The Bistro menu is even more affordable. I’ve savoured the chicken liver, marinated pork ribs, basque-style Tortilla, and chorizo slices on a bed of baby mangold leaves. Among the desserts, the "Schlacher Torte" is the piece de resistance, also available with Take-away Köstlichkeiten from the adjoining Shop where delicatessen and organic products, free range eggs, and freshly baked breads are also sold long hours Monday through Sunday.

So far, Schlacher has had a non-stop deluge of guests, mostly locals, about 2000 on a sunny day, which means at least two seatings equalling some 400 daily diners in the restaurant. Of course, there had been a few glitches, Bistro Manager Jan Rozek admits:  "At times, we were so overwhelmed we couldn’t help disappointing guests."  Some people had to put up with extended waits to get reserved tables and orders. But with a qualified staff of 80 full-timers, making up a pleasant and efficient team, this teething period should ease with experience.

Most interesting though, may be the patrons, and even after several visits, it’s hard to peg the crowd – no overwhelming chickeria nor Paris-Hilton look-alikes nor loud Adabeis; rather a low-key, urban nomad mix, on this egalitarian luxury liner. The piped-in music is mercifully not intrusive, and there’s no appealing to the heavy metal or techno crowd; mostly easy listening, the whispered insinuations of Billy Holiday mixed with post-modern swing… like bossa nova beyond jazz.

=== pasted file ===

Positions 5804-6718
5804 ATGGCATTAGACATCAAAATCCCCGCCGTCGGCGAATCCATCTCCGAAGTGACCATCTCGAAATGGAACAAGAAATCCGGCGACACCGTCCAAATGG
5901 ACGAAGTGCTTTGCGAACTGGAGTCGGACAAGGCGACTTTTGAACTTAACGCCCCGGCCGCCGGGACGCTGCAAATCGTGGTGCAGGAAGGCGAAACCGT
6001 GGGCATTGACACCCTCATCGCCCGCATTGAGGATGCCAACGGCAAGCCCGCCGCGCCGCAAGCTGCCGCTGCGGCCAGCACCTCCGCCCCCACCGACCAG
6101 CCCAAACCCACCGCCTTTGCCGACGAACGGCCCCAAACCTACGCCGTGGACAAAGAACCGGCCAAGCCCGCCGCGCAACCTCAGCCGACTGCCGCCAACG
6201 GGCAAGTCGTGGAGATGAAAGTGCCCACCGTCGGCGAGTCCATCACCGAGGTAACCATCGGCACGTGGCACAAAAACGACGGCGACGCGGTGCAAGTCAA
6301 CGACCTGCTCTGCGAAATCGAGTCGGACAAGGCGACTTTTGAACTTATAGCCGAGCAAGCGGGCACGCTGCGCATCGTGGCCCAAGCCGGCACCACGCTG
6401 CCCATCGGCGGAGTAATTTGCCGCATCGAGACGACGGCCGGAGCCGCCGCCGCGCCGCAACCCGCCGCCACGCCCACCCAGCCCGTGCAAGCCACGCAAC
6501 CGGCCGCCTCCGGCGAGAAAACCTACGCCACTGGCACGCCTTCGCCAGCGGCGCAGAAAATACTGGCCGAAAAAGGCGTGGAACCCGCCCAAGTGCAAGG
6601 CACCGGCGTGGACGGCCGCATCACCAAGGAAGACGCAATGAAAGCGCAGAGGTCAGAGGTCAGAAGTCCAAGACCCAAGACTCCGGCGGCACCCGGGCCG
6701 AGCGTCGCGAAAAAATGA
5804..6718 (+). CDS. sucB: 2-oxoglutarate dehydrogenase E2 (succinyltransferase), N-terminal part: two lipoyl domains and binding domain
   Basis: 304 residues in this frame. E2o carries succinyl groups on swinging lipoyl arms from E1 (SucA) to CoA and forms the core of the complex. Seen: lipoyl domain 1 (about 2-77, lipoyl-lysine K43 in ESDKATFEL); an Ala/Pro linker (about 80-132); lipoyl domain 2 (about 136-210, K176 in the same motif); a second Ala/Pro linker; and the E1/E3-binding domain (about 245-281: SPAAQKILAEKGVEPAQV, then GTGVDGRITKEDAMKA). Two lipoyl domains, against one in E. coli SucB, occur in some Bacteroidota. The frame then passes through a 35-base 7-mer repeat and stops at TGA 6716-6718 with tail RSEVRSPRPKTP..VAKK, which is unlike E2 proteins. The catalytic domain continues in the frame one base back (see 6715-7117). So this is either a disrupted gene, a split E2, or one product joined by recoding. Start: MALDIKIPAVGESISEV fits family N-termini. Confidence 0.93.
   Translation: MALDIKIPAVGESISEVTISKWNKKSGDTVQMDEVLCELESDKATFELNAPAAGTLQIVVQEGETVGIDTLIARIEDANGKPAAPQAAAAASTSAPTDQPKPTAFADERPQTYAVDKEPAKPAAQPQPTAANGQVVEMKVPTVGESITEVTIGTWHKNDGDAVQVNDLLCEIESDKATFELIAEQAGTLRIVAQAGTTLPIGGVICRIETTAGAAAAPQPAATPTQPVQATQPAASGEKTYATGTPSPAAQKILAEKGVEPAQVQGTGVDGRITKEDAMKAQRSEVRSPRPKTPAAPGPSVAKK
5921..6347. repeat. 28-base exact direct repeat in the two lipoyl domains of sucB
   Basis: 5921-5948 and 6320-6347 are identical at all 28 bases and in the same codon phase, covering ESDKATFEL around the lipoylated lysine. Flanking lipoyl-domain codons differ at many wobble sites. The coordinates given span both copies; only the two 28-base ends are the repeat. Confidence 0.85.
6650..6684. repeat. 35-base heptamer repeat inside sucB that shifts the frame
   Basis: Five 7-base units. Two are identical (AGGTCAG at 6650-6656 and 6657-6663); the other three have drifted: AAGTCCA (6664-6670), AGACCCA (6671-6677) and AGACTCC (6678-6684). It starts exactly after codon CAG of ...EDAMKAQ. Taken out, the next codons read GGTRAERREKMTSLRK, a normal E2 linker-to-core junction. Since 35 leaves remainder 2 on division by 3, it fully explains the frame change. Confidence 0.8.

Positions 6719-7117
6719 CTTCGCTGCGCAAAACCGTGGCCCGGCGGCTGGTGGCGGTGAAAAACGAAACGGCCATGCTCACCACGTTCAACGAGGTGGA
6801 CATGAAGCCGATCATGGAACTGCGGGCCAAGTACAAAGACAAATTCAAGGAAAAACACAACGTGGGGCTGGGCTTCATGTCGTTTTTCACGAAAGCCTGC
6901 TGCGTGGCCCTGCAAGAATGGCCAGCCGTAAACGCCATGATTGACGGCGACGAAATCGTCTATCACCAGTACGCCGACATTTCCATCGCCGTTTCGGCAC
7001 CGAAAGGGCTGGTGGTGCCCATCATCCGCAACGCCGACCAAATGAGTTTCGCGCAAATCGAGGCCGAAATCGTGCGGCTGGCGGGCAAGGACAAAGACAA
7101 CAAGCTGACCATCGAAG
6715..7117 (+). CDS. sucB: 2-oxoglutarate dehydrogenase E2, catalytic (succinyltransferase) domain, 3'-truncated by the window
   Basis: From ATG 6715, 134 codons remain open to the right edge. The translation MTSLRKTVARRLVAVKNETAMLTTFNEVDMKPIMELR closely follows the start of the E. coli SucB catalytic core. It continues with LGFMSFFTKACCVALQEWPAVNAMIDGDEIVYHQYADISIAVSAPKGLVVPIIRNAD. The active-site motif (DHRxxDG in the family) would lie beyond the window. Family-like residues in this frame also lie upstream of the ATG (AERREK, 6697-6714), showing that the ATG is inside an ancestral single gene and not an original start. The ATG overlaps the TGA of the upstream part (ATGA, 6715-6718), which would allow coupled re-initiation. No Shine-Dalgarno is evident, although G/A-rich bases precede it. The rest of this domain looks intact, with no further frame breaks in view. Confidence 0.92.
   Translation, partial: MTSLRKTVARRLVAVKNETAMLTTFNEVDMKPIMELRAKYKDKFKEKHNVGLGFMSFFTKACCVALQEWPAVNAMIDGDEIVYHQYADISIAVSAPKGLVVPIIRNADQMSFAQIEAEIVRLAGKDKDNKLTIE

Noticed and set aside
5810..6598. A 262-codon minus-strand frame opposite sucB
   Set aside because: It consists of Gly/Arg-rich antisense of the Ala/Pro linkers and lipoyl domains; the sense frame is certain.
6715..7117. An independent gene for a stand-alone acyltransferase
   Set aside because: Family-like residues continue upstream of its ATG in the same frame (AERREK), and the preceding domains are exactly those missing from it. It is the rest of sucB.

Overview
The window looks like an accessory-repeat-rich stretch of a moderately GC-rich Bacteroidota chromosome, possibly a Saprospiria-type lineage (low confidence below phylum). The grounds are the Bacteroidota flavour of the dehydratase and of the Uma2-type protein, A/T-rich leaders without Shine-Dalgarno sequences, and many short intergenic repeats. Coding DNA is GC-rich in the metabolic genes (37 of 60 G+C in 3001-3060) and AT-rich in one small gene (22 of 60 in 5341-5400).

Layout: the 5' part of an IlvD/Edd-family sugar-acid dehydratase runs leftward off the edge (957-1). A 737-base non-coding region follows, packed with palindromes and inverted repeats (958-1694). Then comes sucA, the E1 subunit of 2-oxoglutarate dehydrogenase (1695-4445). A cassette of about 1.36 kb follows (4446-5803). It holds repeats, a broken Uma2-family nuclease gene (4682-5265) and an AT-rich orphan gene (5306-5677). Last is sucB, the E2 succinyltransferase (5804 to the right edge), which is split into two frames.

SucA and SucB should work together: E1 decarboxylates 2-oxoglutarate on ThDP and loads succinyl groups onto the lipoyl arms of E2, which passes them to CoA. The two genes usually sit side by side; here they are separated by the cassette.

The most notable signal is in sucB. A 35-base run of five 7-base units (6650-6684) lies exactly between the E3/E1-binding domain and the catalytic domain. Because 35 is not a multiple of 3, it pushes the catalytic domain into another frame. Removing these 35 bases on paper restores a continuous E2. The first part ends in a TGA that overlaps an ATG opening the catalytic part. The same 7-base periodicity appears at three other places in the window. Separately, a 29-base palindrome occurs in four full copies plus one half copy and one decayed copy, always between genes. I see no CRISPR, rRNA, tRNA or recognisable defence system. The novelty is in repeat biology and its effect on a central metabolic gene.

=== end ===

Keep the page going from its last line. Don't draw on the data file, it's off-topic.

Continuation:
Eight weeks after opening, Motto am Fluss has become a regular breakfast haunt, a workplace with a holiday spirit, and no risk of getting seasick. It’s a central place to catch up with friends over wellness drinks and meals. Of the many I have invited there, none has been disappointed.

Café Motto

Schwedenplatz 2 / Franz Josefs Kai

(01) 25 255 - 10

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    the vienna review September 2010